Term Loan


Term Loan

In corporate borrowing, a term loan is usually for equipment, real estate, or working capital paid off between one and 25 years. Often, a small business uses the cash from a term loan to purchase fixed assets, such as equipment or a new building for its production process. Some businesses borrow the cash they need to operate from month to month. Many banks have established term-loan programs specifically to help companies in this way.


The term loan carries a fixed or variable interest rate—based on a benchmark rate like the U.S. prime rate or the London InterBank Offered Rate (LIBOR)—a monthly or quarterly repayment schedule, and a set maturity date. If the loan proceeds are used to finance the purchase of an asset, the useful life of that asset can impact the repayment schedule. The loan requires collateral and a rigorous approval process to reduce the risk of default or failure to make payments. However, term loans generally carry no penalties if they are paid off ahead of schedule.

Types of Term Loans

Term loans come in several varieties, usually reflecting the lifespan of the loan.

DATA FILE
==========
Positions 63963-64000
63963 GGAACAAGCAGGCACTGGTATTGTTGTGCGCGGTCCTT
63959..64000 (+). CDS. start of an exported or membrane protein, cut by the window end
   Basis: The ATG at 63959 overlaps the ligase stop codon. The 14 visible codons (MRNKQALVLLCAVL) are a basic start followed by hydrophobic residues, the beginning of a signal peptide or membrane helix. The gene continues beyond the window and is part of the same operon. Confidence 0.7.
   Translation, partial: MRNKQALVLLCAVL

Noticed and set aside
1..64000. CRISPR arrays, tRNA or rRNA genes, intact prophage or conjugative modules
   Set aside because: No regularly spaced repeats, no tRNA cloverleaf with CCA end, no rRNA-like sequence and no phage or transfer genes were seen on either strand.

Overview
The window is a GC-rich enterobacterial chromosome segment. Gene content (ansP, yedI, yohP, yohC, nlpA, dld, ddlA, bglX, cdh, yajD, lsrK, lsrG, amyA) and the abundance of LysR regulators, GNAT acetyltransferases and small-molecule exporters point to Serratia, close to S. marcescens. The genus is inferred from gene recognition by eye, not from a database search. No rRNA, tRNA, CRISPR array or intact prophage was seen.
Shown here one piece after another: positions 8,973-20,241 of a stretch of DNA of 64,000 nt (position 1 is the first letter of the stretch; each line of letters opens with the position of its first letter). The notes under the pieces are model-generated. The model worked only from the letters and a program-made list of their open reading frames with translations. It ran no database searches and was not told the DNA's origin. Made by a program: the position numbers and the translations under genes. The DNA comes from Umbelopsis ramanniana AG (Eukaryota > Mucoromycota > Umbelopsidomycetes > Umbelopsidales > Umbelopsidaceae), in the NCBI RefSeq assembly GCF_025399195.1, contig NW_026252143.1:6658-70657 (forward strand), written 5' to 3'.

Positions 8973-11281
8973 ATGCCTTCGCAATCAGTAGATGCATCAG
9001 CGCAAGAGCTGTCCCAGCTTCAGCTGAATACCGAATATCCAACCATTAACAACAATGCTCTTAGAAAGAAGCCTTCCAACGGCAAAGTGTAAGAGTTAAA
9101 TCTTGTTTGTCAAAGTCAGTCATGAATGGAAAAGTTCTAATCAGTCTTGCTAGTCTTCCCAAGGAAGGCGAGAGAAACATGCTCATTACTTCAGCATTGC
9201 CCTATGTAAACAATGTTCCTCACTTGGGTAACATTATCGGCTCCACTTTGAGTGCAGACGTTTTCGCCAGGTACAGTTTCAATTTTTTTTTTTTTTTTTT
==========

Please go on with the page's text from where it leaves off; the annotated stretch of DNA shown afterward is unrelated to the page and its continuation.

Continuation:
• A short-term loan, usually offered to firms that don't qualify for a line of credit, generally runs less than a year, though it can also refer to a loan of up to 18 months or so.
  • An intermediate-term loan generally runs more than one—but less than three—years and is paid in monthly installments from a company’s cash flow.
  • A long-term loan runs for three to 25 years, uses company assets as collateral, and requires monthly or quarterly payments from profits or cash flow. The loan limits other financial commitments the company may take on, including other debts, dividends, or principals' salaries and can require an amount of profit set aside for loan repayment.


Both intermediate-term loans and shorter long-term loans may also be balloon loans and come with balloon payments—so-called because the final installment swells or "balloons" into a much larger amount than any of the previous ones.